Sue Harding, president of the Yukon Teachers’ Association, poses for a photo in Whitehorse on Jan. 17. Harding says the Yukon government’s new staff housing policy will do nothing to attract teachers to rural communities. (Crystal Schick/Yukon News file)

YTA calls out Yukon government’s new staff housing policy

The president says more housing should be created

The Yukon government’s new staff housing policy will do nothing to attract educators to rural communities, said the president of the Yukon Teachers’ Association.

“There’s no housing available in a lot of our communities and this doesn’t have a plan to create more housing,” said Sue Harding earlier this week.

This policy, which started May 28, will free up rental units and encourage employees to arrive and stay in communities, government officials say.

It does this in part by placing a time limit on government housing for employees – a maximum of three years. The policy permits extensions in some cases.

Harding said that this won’t work.

“That doesn’t benefit any school anywhere. It’s not going to encourage anyone to stay. When you’re told when you go in there you only have housing for three years and there’s nowhere else realistically to rent, or most first-year or second-year (teachers) don’t have the finances to build, then you suddenly start looking for other places to work,” she said, adding that this policy could force teachers to leave the Yukon.

More housing needs to be built, Harding said.

The Yukon Housing Corporation, which manages government housing in communities, didn’t immediately respond to requests for comment.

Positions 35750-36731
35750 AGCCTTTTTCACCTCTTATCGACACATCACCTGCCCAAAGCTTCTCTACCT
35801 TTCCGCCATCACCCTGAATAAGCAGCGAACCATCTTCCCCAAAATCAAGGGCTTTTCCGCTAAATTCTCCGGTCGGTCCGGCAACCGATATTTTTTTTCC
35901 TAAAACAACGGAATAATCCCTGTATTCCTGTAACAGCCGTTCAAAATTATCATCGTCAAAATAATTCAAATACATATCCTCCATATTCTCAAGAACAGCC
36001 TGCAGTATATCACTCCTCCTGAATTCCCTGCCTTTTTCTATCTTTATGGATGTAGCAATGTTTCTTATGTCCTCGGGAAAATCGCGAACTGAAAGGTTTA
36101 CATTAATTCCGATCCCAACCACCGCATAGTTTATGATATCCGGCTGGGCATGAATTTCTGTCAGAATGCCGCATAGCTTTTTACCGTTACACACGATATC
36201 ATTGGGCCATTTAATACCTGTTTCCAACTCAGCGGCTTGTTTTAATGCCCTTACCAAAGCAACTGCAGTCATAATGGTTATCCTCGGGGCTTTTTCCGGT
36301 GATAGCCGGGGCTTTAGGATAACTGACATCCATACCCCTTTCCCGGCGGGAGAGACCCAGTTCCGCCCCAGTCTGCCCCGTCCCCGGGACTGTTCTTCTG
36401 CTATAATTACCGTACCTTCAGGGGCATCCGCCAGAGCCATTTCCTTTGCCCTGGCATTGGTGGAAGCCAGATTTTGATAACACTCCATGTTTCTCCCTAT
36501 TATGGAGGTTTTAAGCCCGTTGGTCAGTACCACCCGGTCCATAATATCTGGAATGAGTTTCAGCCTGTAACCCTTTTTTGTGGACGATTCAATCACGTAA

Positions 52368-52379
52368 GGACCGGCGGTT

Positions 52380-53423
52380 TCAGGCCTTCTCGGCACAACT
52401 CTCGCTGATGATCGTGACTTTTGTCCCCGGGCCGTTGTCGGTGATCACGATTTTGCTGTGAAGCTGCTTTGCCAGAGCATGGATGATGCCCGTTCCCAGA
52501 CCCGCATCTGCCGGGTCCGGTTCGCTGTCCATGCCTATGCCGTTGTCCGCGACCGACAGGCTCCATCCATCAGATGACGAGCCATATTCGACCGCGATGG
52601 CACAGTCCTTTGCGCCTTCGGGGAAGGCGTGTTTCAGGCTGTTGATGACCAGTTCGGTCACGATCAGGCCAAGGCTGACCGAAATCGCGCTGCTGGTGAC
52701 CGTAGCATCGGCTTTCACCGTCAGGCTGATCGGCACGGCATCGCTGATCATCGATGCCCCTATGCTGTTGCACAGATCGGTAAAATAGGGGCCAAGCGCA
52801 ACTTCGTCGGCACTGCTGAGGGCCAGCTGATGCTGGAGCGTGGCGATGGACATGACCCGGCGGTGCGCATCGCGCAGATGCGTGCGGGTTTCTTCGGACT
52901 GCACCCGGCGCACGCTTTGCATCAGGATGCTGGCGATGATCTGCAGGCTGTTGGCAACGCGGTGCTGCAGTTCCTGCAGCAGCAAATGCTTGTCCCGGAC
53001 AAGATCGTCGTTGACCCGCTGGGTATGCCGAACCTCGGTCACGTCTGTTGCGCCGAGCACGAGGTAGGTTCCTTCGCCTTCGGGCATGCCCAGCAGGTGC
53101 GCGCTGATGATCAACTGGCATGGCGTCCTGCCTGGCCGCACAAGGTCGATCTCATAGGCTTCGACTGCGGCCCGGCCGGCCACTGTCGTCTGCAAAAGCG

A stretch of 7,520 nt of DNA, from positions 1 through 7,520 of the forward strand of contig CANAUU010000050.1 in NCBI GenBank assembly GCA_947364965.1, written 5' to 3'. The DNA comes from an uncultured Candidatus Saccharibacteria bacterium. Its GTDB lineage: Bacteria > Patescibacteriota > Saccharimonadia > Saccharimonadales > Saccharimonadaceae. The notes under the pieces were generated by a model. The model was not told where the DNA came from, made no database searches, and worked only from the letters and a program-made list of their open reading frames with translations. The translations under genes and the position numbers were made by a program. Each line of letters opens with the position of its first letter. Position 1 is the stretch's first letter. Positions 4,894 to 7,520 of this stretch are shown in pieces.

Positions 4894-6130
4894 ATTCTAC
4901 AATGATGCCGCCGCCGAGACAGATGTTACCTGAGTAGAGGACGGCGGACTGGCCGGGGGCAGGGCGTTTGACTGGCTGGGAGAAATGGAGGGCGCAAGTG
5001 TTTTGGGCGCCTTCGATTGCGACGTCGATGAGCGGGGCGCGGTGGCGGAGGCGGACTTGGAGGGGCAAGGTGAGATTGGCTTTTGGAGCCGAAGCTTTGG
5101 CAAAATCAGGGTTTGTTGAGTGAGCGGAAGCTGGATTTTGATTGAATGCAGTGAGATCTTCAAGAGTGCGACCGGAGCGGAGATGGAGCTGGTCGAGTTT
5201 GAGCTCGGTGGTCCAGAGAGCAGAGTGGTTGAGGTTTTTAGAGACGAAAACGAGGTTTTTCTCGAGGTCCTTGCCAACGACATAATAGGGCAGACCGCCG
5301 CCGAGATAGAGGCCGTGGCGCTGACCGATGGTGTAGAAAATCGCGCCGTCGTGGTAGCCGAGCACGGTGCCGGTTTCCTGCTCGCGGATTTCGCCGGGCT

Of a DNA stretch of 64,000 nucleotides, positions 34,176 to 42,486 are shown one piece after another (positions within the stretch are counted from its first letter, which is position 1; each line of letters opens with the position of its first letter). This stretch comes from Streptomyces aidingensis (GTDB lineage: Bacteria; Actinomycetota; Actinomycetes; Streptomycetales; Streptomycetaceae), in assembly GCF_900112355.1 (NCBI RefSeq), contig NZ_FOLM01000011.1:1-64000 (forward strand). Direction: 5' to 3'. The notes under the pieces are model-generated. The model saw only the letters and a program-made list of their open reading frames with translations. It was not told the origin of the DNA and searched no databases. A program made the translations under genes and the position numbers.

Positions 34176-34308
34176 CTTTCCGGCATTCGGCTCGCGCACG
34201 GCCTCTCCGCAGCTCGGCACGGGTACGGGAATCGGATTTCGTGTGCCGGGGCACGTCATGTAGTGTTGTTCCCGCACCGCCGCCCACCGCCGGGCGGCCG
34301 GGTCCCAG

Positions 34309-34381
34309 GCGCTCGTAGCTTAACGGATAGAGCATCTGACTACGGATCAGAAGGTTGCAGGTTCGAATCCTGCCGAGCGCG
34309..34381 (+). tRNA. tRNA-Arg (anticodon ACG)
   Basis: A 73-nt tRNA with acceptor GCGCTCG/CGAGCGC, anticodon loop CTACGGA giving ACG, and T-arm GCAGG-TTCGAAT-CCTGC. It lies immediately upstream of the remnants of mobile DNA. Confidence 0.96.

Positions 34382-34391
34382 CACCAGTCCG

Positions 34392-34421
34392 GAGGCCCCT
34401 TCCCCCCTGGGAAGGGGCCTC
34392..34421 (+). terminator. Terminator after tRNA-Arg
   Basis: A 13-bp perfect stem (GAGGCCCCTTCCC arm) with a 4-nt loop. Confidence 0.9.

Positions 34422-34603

Harding said success of students largely depends on how long a teacher stays at a given school.

“They form relationships with those teachers and the learning is just that much better. You want to have consistency in your workforce, in your teachers; you want those teachers to dedicate themselves to that community, feel like they’re part of that community and maybe put down roots.”

A plan that will help employees stay permanently in communities could eventually be rolled out, Eva Wieckowski, director of client relations at the Yukon Housing Corporation, told the News recently.

“Our intention is to put a program together to incentivize staff to be able to purchase or build their own dwelling,” she said.

Harding said she doesn’t think this program will be in place soon enough if the government is putting a time limit on housing.

“We understand that this is a big problem,” she said, “but it’s been ignored by this government and by previous governments and now it’s starting to become a big problem combined with the shortage of teachers across Canada.”

The new policy introduces a two-tiered system to ensure that people with high priority or hard to fill positions are housed quickly. For instance, a teacher would be chosen first over, say, a conservation officer. Two waitlists that correspond with each class will be created.

Rental rates will also be going up for government employees so that rent is on par with market-based rent — that is if the community is big enough to have one.

Existing tenants will see an increase of roughly 2.2 per cent per year, a gradual increase, effective July 1, 2019 and July 1, 2020.

The increase only applies to members belonging to the Yukon Teachers’ Association at this time. The Yukon Employees’ Union is in the process of negotiating a new collective agreement with the government.

Where there isn’t a market-based rent, housing will be considered a taxable benefit.

Contact Julien Gignac at julien.gignac@yukon-news.com

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